Tuesday , May 22, 2018 - 5:15 AM
Travis Telford watched Troy Weston’s life leak away 24 years ago and says he regrets today not being able to tell Weston why.
“I feel I really disrespected Troy because when he died he was laying there on the ground trying to talk, and all that was coming out was these big bubbles of blood, and he was trying to say why, and I don’t know,” Telford said at his recent parole hearing.
“Because there really was no reason,” finished Angela Micklos of the Utah Board of Pardons and Parole. “Because it was senseless.”
In 1995, Telford, 23 at the time, was sentenced to 6 to 105 years at the Utah State Prison for the March 12, 1994, shooting of Weston, whose body was found in a ditch near Willard Bay, shot six times with a .22 pistol.
At his parole hearing May 8, Micklos praised Telford for coming to grips with his faults and understanding the consequences of his actions, according to an audio transcript of the hearing.
Two days later, the board voted to grant Telford parole effective June 26. Telford likely will be released to the state prison halfway house in Ogden. He will receive mental health and substance abuse treatment and cognitive behavioral therapy.
According to court records, Telford and a co-defendant, Brandon Dahlquist, gave conflicting accounts of the crime. Dahlquist said he was not there, but Telford said Dahlquist pulled the trigger.
Telford said he and Dahlquist picked up Weston in Ogden to take him out to Willard Bay to show him a gun Weston was interested in buying. But a fellow inmate of Dahlquist’s later told police Weston was killed because “he was a rat.”
A Box Elder County jury convicted both men of murder. The Utah Supreme Court later ruled police violated Dahlquist’s Miranda rights, overturning his conviction, and he was acquitted in a retrial.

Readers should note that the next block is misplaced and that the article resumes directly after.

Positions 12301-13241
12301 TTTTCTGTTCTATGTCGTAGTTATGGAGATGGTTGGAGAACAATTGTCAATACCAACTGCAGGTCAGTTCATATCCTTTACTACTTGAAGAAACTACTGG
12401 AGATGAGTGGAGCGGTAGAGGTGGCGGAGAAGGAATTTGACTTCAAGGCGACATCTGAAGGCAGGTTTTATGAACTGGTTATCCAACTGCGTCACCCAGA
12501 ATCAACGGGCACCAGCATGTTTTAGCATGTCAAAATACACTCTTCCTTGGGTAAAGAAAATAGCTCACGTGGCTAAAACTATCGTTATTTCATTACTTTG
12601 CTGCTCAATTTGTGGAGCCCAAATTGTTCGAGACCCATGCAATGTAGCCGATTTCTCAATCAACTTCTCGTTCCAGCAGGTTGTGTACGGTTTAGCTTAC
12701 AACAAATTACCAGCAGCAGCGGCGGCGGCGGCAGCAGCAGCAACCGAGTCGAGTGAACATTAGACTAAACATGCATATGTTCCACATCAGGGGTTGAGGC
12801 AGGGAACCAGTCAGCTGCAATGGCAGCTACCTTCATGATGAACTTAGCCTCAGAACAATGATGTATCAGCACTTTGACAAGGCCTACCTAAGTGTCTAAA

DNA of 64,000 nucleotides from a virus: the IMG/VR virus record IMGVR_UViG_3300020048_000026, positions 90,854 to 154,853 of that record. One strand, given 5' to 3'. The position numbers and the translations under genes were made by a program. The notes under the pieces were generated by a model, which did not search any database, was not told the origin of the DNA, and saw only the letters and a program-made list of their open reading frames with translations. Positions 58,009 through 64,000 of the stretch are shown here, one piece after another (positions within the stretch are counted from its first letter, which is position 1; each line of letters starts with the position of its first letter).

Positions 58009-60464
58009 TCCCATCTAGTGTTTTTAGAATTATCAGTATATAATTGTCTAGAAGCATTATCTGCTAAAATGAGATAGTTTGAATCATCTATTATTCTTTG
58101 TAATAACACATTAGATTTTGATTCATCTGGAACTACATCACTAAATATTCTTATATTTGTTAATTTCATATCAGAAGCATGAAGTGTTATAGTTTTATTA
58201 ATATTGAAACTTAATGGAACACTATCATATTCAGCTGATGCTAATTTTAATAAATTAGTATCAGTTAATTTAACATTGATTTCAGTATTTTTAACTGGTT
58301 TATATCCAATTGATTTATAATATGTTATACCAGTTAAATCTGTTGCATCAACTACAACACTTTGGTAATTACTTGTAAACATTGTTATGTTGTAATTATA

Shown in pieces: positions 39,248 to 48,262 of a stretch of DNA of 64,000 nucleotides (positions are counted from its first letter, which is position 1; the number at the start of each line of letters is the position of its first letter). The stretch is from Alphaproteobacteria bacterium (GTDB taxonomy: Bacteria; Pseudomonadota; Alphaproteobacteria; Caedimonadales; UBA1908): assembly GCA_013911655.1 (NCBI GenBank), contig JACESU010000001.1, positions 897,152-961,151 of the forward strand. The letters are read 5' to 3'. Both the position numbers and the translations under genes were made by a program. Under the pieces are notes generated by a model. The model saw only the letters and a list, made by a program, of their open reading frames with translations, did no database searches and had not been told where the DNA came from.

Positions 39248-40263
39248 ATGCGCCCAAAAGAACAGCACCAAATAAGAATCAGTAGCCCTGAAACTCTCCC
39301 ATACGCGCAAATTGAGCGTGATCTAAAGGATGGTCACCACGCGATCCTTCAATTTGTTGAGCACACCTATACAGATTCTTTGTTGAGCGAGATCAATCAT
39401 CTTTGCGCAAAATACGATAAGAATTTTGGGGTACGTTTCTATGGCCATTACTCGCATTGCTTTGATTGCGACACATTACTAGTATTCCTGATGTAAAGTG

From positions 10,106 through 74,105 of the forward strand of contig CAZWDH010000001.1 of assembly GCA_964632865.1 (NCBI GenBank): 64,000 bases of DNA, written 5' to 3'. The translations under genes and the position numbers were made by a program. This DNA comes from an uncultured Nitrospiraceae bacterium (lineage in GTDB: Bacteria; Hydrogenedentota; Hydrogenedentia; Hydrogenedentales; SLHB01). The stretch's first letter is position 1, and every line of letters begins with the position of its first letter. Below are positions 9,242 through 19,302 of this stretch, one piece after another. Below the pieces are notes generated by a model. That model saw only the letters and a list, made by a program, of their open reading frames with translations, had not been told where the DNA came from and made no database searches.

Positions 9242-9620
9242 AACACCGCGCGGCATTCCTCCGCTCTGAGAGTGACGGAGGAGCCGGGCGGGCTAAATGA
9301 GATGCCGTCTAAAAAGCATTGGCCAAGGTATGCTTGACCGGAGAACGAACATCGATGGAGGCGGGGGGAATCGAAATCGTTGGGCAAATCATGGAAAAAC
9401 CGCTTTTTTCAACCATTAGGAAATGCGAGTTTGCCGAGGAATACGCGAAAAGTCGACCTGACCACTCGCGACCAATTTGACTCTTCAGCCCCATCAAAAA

At his parole hearing, Telford said he was “rather impulsive” when the murder happened.
“I was stunted mentally because of my drug and alcohol use in my teenage years,” he said. “My impulse control is under rein now, I would think just due to age. Because as you age you realize you’re stupid and you grow up.”
Story continues below image.
Micklos commended Telford for gaining “insight into how you have harmed people and the role substance abuse played in all of this.”
Telford said he taught stress and anger management classes at the prison for a few years before the state discontinued using non-certified instructors.
How do you control stress and anger now, Micklos asked him.
“I crochet up a storm,” he said. “Practice meditation and do yoga. I remove myself from the situation. I’ve tried to base my decisions on the rational instead of the emotional.”
Telford said he planned to live with his father in Brigham City after he’s paroled. Telford’s father and sister attended the parole hearing.
None of Weston’s relatives were at the hearing. Efforts to contact his family were not successful.
But Telford told Micklos he’s worried about being able to adjust to life outside after nearly a quarter of a century behind bars.
“I don’t know society,” he said. “I wouldn’t know how to act. I’ve been locked up so long. It blows people away I’ve never been on the internet.”
After talking to fellow prison inmates, he’s leery about going to a halfway house.
“The environment of a halfway house is not an environment that would be good for staying out of prison,” he said. “Most people treat it as a ‘halfway back’ program, to make a little money so they can live when they get back here in prison.”
He said he’s tired of living with “antisocial people.”
“Quite frankly, this place sucks,” he said. “I want to make sure that I don’t become a bonehead like all the people I live around and just come through the revolving gate.”
Sign up for e-mail news updates.